"What are you talking about?" His tone was dictatorial and commanding.
"I mean," she said, "that I fear poor Lydia is in love with Mordon."
He sprang to his feet.
"It's a damned lie!" he said, and she stared at him. "Now tell me what has happened to Lydia Meredith," he went on, "and let me tell you this, Jean Briggerland, that if one hair of that girl's head is harmed, I will finish the work I began out there," he pointed to the garden, "and strangle you with my own hands."
She lifted her eyes to his and dropped them again, and began to tremble, then turning suddenly on her heel, she fled to her room, locked the door and stood against it, white and shaking. For the second time in her life Jean Briggerland was afraid.
She heard his quick footsteps in the passage outside, and there came a tap on her door.
"Let me in," growled the man, and for a second she almost lost control of herself. She looked wildly round the room for some way of escape, and then as a thought struck her, she ran quickly into the bath-room, which opened from her room. A large sponge was set to dry by an open window, and this she seized; on a shelf by the side of the bath was a big bottle of ammonia, and averting her face, she poured its contents upon the sponge until it was sodden, then with the dripping sponge in her hand, she crept back, turned the key and opened the door.
The old man burst in, then, before he realised what was happening, the sponge was pressed against his face. The pungent drug almost blinded him, its paralysing fumes brought him on to his knees. He gripped her wrist and tried to press away her hand, but now her arm was round his neck, and he could not get the purchase.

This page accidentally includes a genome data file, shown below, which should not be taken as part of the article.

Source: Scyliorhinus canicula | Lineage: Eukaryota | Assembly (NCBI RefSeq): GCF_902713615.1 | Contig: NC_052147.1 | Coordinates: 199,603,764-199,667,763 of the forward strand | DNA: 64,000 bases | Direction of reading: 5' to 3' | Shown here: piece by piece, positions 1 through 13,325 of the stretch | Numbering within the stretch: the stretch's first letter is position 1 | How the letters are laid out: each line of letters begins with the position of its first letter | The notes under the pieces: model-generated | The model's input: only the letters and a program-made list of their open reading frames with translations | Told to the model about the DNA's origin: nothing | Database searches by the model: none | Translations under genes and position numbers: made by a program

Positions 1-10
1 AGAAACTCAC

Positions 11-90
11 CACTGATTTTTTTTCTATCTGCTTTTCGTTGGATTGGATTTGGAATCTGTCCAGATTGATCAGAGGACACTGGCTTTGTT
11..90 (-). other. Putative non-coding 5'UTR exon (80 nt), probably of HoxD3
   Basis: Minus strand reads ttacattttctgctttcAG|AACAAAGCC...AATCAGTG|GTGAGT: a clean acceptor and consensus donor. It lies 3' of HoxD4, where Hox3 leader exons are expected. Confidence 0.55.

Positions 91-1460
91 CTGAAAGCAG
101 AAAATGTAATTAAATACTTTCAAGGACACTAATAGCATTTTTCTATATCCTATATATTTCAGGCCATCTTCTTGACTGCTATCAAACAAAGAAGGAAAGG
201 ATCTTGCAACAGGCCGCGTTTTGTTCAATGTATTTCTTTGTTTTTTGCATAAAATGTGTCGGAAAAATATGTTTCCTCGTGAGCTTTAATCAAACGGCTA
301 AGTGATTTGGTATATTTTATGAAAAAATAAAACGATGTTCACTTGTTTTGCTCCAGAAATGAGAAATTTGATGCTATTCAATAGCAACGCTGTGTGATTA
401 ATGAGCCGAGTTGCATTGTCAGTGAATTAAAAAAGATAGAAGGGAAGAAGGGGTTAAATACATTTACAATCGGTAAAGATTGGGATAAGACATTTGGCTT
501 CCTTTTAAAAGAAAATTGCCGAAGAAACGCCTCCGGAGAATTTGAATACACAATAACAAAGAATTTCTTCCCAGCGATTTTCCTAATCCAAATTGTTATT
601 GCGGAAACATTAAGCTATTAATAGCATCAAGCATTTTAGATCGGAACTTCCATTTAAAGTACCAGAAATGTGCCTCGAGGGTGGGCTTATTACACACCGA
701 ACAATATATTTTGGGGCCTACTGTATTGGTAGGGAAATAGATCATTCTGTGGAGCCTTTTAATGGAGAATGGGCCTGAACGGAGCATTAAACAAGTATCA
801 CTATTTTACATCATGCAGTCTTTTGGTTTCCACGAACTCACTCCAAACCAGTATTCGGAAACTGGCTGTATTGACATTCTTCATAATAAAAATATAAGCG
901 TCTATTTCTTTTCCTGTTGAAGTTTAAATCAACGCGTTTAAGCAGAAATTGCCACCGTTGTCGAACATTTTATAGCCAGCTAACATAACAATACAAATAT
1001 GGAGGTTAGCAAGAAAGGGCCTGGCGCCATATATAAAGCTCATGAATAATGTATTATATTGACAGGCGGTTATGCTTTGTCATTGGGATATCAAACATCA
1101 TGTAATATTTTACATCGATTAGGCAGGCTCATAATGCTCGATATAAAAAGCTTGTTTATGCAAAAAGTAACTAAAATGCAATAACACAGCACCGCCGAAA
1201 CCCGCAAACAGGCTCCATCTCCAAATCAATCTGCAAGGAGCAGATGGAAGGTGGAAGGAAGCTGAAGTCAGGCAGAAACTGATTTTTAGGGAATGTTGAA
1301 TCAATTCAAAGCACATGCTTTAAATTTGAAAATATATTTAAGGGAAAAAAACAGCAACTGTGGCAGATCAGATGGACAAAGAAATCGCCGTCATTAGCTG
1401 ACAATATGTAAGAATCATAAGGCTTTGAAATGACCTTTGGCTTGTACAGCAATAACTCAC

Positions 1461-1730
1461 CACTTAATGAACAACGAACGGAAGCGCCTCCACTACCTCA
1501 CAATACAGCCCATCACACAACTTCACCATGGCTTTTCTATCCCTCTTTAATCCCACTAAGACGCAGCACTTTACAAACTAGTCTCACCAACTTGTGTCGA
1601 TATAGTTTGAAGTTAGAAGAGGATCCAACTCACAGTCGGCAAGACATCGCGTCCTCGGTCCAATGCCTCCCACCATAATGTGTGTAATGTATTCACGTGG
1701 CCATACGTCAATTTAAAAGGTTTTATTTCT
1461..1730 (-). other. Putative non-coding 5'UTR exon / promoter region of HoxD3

With a groan of agony he collapsed on the floor. In that instant she was on him like a cat, her knee between his shoulders.
Half unconscious he felt his hands drawn to his back, and felt something lashing them together. She was using the silk girdle which had been about her waist, and her work was effective.
Presently she turned him over on his back. The ammonia was still in his eyes, and he could not open them. The agony was terrible, almost unendurable. With her hand under his arm he struggled to his feet. He felt her lead him somewhere, and suddenly he was pushed into a chair. She left him alone for a little while, but presently came back and began to tie his feet together. It was a most amazing single-handed capture--even Jean could never have imagined the ease with which she could gain her victory.
"I'm sorry to hurt an old man." There was a sneer in her voice which he had not heard before. "But if you promise not to shout, I will not gag you."
He heard the sound of running water, and presently with a wet cloth she began wiping his eyes gently.
"You will be able to see in a minute," said Jean's cool voice. "In the meantime you'll stay here until I send for the police."
For all his pain he was forced to chuckle.
"Until you send for the police, eh? You know me?"
"I only know you're a wicked old man who broke into this house whilst I was alone and the servants were out," she said.
"You know why I've come?" he insisted. "I've come to tell Mrs. Meredith that a hundred thousand pounds have been taken from her bank on a forged signature."
"How absurd," said Jean. She was sitting on the edge of the bath looking at the bedraggled figure. "How could anybody draw money from Mrs. Meredith's bank whilst her dear friend and guardian, Jack Glover, is in London to see that she is not robbed."
"Old Jaggs" glared up at her from his inflamed eyes.
"You know very well," he said distinctly, "that I am Jack Glover, and that I have not left Monte Carlo since Lydia Meredith arrived."